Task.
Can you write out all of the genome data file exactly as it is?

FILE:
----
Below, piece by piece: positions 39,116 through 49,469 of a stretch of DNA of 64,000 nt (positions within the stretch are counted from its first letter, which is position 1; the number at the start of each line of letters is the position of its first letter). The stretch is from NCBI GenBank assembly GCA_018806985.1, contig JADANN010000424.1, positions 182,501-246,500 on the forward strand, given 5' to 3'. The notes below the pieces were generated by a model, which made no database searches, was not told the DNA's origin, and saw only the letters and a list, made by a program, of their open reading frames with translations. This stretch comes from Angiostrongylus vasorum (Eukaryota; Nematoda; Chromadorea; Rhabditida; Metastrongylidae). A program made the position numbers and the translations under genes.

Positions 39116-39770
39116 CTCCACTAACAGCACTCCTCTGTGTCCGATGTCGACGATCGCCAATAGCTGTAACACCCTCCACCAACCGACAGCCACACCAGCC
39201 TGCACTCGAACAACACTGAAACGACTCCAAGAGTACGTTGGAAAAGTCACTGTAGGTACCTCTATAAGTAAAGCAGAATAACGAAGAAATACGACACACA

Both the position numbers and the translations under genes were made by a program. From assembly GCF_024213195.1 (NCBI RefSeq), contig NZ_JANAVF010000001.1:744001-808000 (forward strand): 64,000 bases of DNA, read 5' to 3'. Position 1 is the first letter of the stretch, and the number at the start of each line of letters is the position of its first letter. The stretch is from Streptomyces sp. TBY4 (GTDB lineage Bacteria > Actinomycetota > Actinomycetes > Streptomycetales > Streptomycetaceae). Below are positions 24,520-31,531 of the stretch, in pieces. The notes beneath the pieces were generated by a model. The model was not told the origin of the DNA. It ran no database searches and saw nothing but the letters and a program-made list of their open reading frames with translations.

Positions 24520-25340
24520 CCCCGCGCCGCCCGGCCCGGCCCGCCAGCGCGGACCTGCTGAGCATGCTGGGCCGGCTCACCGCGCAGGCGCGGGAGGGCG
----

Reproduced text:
Below, piece by piece: positions 39,116 through 49,469 of a stretch of DNA of 64,000 nt (positions within the stretch are counted from its first letter, which is position 1; the number at the start of each line of letters is the position of its first letter). The stretch is from NCBI GenBank assembly GCA_018806985.1, contig JADANN010000424.1, positions 182,501-246,500 on the forward strand, given 5' to 3'. The notes below the pieces were generated by a model, which made no database searches, was not told the DNA's origin, and saw only the letters and a list, made by a program, of their open reading frames with translations. This stretch comes from Angiostrongylus vasorum (Eukaryota; Nematoda; Chromadorea; Rhabditida; Metastrongylidae). A program made the position numbers and the translations under genes.

Positions 39116-39770
39116 CTCCACTAACAGCACTCCTCTGTGTCCGATGTCGACGATCGCCAATAGCTGTAACACCCTCCACCAACCGACAGCCACACCAGCC
39201 TGCACTCGAACAACACTGAAACGACTCCAAGAGTACGTTGGAAAAGTCACTGTAGGTACCTCTATAAGTAAAGCAGAATAACGAAGAAATACGACACACA

Both the position numbers and the translations under genes were made by a program. From assembly GCF_024213195.1 (NCBI RefSeq), contig NZ_JANAVF010000001.1:744001-808000 (forward strand): 64,000 bases of DNA, read 5' to 3'. Position 1 is the first letter of the stretch, and the number at the start of each line of letters is the position of its first letter. The stretch is from Streptomyces sp. TBY4 (GTDB lineage Bacteria > Actinomycetota > Actinomycetes > Streptomycetales > Streptomycetaceae). Below are positions 24,520-31,531 of the stretch, in pieces. The notes beneath the pieces were generated by a model. The model was not told the origin of the DNA. It ran no database searches and saw nothing but the letters and a program-made list of their open reading frames with translations.

Positions 24520-25340
24520 CCCCGCGCCGCCCGGCCCGGCCCGCCAGCGCGGACCTGCTGAGCATGCTGGGCCGGCTCACCGCGCAGGCGCGGGAGGGCG